H&S is strength at Stanford’s core
In establishing Stanford University in 1891, Jane and Leland Stanford declared that this institution should educate “cultured and useful citizens.” In the years since its creation, the university has grown into one of the world’s premier centers of teaching and research.
Delivering a transformative education is the core mission of the School of Humanities & Sciences.
The School of Humanities and Sciences is the soul—the core—of a Stanford University education. It’s one of the primary reasons students come to Stanford.
The goal of educating cultured and useful citizens remains as relevant today as it was 120 years ago. But the definition of such an education has dramatically changed. The world has changed; Stanford students have changed; and the education provided by the School of Humanities and Sciences has risen to meet the challenge.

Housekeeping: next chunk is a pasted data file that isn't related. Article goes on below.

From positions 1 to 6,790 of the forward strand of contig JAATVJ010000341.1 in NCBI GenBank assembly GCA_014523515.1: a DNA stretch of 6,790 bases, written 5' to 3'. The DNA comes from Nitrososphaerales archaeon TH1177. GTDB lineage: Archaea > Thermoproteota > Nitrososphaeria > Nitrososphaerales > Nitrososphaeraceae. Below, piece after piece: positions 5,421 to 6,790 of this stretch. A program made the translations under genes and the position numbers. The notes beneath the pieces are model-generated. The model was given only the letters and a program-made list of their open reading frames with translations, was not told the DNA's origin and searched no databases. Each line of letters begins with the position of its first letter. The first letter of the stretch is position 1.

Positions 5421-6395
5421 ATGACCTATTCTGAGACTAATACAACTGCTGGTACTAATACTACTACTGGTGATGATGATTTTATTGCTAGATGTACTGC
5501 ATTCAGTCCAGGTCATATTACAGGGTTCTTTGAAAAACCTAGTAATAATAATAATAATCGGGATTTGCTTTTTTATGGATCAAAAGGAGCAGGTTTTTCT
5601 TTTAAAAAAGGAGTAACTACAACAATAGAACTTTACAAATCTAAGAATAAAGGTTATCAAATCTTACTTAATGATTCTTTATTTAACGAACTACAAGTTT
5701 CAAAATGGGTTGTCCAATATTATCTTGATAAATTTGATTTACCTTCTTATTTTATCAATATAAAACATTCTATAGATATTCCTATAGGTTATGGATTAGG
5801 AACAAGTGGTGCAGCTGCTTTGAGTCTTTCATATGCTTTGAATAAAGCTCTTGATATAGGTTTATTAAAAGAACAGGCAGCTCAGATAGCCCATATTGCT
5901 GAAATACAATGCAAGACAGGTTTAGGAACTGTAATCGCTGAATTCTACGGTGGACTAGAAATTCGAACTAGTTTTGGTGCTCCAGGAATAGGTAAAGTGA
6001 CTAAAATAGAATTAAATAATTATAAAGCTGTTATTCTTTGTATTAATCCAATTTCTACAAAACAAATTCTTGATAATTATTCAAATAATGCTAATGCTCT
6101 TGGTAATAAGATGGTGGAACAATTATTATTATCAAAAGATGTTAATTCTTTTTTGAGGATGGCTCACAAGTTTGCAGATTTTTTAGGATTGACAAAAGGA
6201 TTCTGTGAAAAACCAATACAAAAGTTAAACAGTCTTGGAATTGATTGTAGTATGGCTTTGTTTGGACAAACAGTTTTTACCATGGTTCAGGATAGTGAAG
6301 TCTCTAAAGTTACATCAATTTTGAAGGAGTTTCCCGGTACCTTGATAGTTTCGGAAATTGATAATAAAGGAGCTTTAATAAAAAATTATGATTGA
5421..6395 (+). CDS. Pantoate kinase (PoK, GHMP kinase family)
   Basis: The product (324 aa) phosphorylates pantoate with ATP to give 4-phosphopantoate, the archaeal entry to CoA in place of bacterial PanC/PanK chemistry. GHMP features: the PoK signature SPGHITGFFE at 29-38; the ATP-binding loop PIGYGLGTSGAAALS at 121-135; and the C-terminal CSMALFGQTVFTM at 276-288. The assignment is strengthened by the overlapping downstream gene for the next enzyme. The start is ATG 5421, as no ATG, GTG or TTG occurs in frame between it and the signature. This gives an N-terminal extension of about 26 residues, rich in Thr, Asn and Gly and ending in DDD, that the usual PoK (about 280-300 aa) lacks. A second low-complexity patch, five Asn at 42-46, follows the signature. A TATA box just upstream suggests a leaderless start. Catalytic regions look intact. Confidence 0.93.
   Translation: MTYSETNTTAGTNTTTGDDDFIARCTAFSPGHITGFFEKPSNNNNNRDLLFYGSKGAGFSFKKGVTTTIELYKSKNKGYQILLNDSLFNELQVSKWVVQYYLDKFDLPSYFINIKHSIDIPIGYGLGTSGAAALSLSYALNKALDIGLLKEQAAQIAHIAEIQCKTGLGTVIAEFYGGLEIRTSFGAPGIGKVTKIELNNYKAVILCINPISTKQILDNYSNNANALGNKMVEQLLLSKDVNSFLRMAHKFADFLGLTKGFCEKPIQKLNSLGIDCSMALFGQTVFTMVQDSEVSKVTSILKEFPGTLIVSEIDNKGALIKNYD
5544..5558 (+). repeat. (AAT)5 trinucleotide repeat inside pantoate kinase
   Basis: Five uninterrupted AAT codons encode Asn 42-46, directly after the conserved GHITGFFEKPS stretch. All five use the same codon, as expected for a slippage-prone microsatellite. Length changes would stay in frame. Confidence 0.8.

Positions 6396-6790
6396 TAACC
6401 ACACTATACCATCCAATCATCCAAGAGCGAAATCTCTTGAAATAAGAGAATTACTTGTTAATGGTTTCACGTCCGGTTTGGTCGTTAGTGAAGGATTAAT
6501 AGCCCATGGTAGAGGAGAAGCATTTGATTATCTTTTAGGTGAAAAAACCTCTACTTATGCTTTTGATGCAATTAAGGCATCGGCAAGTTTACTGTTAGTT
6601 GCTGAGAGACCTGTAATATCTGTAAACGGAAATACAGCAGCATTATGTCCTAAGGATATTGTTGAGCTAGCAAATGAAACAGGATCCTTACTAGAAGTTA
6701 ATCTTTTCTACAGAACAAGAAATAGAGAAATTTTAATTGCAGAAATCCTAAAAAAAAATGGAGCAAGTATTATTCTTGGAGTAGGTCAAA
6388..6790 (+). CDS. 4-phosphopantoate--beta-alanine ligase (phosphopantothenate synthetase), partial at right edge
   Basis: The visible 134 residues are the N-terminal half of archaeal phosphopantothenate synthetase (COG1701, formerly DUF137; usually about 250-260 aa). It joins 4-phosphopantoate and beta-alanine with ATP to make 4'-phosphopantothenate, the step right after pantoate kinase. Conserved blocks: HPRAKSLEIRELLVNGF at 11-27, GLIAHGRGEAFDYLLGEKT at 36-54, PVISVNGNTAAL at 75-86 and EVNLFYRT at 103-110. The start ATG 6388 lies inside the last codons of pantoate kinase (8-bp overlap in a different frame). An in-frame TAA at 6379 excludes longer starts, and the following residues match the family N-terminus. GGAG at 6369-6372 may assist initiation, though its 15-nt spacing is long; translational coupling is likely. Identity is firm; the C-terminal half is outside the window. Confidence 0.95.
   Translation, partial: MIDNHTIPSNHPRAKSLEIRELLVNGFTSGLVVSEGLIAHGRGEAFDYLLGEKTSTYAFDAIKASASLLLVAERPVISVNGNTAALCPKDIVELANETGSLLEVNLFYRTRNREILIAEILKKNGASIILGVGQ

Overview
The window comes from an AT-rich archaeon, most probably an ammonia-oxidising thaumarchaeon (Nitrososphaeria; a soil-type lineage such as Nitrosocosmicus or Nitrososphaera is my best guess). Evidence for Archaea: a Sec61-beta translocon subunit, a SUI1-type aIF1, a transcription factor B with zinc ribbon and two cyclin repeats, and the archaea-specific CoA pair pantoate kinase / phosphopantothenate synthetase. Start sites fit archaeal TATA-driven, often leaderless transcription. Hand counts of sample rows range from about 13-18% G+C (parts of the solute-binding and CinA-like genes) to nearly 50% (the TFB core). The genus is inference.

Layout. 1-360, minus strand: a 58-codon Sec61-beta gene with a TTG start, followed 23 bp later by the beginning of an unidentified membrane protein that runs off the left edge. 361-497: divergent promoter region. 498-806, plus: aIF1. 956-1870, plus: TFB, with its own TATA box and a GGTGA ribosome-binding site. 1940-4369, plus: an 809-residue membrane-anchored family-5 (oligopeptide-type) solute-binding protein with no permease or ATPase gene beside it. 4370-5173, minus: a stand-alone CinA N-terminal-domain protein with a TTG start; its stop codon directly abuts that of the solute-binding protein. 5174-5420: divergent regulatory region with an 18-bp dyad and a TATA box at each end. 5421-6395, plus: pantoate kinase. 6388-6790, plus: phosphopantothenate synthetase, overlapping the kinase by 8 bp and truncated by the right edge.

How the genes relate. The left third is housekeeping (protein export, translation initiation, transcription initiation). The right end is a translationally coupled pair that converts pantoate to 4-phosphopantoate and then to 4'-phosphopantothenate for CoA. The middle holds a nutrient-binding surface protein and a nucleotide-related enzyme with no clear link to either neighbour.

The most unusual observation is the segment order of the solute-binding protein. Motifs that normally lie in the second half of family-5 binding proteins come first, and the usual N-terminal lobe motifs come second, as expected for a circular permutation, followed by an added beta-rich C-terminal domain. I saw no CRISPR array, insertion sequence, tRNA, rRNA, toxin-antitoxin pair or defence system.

In the Spotlight:
- Neuroscience pioneer Marc Tessier-Lavigne named Stanford’s next president
- The Stanford trustees announced that Marc Tessier-Lavigne, president of The Rockefeller University and former Stanford faculty member, will be the 11th president. He will assume the role September 1. Read More »
- Stanford professors win prestigious Swedish prizes in mathematics and astronomy
- Math Professor Yakov Eliashberg and physics Professor Roger Blandford have been awarded 2016 Crafoord Prizes from the Royal Swedish Academy of Sciences for groundbreaking research and discoveries. Read More »
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- Economics Professor Raj Chetty: Boys Born Poor Face Higher Joblessness Than Girls
- Feb 2 - Boys born into poverty are more likely to spiral into joblessness and crime than girls, according to a study coauthored by Chetty highlighting the effects of childhood disadvantage on men. Read more »
- Filmmaker Ken Burns to be Stanford’s 2016 Commencement speaker
- Jan 29 - The documentary filmmaker, who has received dozens of major awards for his work, will speak at the university’s main ceremony in Stanford Stadium on Sunday, June 12. Read more »